Ravi Mohan's Blog

Sunday, November 04, 2007

The Algorithm Quotient of a Software Project

Still thinking of the DARPA Car Races, it strikes me that a project's dependence on algorithmic innovation for a successful outcome is in direct proportion to its "interestingness" froma developers point of view.

Think about it. All the cars that autonomously traverse 160 miles of desert or travel through an urban environment while obeying traffic rules have essentially the same hardware. The difference in performance is about how algorithmically sophisticated the *software* of each car is.

On the other end of the spectrum most "enterprise" projects are algorithmically trivial (I said "most" so if anyone's ego out there is tied to his knowledge of JSP or whatever, spare me the righteous indignation) and the most complex data structure used is often a hashtable.

I don't think this is always a valid heuristic, but it might be valuable to rank projects on the scale of the algorithmic complexity involved in each (which in turn probably depends on how close the project comes to exploring the unknown, as the DARPA race efforts do), and then by how compelling they are and see if there is a correlation.

In my experience, while enterprise projects have their own set of problems to be solved, they are rarely algorithmic in nature (vs economic or scheduling issues for e.g).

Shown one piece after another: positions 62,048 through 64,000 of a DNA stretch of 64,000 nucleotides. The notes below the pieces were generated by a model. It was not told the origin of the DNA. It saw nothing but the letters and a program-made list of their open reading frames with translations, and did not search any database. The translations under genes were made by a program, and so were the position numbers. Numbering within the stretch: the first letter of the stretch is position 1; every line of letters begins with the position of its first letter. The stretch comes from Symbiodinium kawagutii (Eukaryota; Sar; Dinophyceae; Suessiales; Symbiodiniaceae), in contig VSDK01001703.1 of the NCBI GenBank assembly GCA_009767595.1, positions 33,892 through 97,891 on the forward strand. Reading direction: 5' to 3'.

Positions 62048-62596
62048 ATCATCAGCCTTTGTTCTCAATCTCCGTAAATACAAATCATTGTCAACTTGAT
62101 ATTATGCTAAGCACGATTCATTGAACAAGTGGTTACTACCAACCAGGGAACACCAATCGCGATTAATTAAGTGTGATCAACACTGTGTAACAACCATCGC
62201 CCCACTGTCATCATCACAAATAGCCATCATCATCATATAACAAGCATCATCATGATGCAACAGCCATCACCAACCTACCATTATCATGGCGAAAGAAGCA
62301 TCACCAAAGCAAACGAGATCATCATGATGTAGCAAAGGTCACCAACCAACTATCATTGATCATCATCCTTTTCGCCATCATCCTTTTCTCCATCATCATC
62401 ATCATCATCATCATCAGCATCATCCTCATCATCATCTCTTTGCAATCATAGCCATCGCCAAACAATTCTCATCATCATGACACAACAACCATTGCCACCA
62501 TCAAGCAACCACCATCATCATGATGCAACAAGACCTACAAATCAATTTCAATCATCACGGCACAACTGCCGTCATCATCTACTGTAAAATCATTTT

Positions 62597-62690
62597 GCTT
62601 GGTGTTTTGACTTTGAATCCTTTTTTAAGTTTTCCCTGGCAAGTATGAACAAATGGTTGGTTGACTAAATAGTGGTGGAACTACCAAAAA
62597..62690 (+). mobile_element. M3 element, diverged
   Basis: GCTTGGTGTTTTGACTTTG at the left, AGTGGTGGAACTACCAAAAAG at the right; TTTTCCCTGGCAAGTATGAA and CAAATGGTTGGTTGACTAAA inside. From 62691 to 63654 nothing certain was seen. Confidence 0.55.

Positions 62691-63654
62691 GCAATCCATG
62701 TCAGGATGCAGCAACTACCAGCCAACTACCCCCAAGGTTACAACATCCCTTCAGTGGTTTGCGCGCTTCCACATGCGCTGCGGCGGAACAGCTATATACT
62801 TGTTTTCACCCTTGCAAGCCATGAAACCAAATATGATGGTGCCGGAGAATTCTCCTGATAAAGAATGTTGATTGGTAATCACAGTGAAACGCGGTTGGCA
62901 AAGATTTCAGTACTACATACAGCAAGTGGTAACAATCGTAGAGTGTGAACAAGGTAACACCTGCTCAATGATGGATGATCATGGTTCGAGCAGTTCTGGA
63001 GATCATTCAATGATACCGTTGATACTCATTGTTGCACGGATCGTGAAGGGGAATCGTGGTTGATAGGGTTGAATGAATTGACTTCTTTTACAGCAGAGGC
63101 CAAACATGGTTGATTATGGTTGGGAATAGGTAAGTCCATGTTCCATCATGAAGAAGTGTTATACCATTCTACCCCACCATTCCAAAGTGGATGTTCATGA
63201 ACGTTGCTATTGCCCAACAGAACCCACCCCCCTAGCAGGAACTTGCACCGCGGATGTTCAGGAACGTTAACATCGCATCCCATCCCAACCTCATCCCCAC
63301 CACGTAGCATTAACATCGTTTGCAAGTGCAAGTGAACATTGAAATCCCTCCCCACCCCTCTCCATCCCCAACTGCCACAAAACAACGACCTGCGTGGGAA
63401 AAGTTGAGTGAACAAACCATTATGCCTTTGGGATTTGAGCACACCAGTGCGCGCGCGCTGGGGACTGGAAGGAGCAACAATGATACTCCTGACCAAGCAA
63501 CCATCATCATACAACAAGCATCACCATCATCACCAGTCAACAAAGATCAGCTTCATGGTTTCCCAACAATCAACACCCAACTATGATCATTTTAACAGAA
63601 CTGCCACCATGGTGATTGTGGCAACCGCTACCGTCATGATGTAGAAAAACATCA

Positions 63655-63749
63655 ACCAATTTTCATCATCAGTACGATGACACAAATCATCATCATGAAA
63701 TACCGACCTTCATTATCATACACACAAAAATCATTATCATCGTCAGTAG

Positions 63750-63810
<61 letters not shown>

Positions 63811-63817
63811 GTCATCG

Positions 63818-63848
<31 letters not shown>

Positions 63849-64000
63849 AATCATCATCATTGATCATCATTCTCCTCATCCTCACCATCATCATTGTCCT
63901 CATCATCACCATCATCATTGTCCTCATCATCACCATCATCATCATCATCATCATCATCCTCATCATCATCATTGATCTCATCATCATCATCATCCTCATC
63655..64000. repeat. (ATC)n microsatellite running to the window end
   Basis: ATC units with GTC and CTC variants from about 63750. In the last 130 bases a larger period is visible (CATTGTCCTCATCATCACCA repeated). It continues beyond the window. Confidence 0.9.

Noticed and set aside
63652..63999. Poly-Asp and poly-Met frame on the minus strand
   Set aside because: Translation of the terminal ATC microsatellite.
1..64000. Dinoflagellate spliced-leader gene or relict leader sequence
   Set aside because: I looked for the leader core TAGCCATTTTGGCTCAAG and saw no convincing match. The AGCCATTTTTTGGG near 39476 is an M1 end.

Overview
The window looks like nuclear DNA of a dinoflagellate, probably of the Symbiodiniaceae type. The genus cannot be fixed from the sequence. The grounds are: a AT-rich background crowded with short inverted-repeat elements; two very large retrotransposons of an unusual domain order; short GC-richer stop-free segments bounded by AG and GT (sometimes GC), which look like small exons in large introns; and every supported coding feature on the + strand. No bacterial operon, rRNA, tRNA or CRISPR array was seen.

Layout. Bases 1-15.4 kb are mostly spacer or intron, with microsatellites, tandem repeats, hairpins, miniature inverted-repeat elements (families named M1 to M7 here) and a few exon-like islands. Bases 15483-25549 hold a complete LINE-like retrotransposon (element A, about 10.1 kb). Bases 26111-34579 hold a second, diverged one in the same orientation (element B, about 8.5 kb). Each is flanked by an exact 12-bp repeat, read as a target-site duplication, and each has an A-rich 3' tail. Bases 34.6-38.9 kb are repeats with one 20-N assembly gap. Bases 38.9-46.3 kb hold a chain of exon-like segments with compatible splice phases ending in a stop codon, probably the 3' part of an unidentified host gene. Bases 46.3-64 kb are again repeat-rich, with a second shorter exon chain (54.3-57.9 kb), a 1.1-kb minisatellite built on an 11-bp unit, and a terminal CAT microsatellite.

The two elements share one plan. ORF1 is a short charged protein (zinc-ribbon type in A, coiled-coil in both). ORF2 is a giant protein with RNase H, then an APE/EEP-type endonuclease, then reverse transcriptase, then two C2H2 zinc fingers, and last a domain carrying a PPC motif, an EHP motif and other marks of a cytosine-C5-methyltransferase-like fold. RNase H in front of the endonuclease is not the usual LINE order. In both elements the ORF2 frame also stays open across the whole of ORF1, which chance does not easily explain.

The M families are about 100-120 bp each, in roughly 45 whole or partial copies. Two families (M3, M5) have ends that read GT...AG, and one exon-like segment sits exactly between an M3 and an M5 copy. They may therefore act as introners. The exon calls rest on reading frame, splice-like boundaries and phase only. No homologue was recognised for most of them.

Another supporting factor might be to see if interviews for the interesting dev jobs focus heavily on testing algorithmic knowledge. At first glance this seems to hold as well. If you are interviewing for Google Research, you probably need to be great at algorithms. If you are interviewing for Wipro, not so much - a knowledge of the contemporary buzzwords (agile, xp, tdd, ruby dsl blah) should get you through.


Vladimir Levin said...

Ok, this time I tried to read the entry more carefully :)

I think what you're getting at makes a certain amount of sense. However, "iterestingness from a developer's point of view" is too broad a statement. It really does depend on the developer in question. I have the impression that your interests are very much in the realm of the most technically challenging problems you are capable of solving and to a large extent you are interested in solving these problems for their own sake - for the sake of demonstrating a neat hack.

As an analogy, we can try comparing software development with medecine. In software development, as in medecine, I believe it makes sense for all developers to first try to improve their skill in some fundamental areas: A certain amount of knowledge about writing maintainable code; a certain amount of knowledge of common algorithms and how to implement them; some hands on work with a range of different problems, say starting with business-type applications, moving to video games, and then trying to write something for a small embedded cpu; Once one has a baseline of skill, then one can specialize in the kinds of things one really wants to do. It's fair to say that a trauma surgeon in some areas is far more skilled than a general practitioner, but that doesn't mean that the trauma surgeon would necessarily make a very good GP.

Ravi said...

I largely agree with the "acquisition of base skills" idea before "specializing". So far so good.

I guess we differ on the need for "writing a business system" first. Imo you can learn these "base skills" on better projects from the get go, if one has a choice. There is nothing very unique about enterprise systems that teaches these skills better.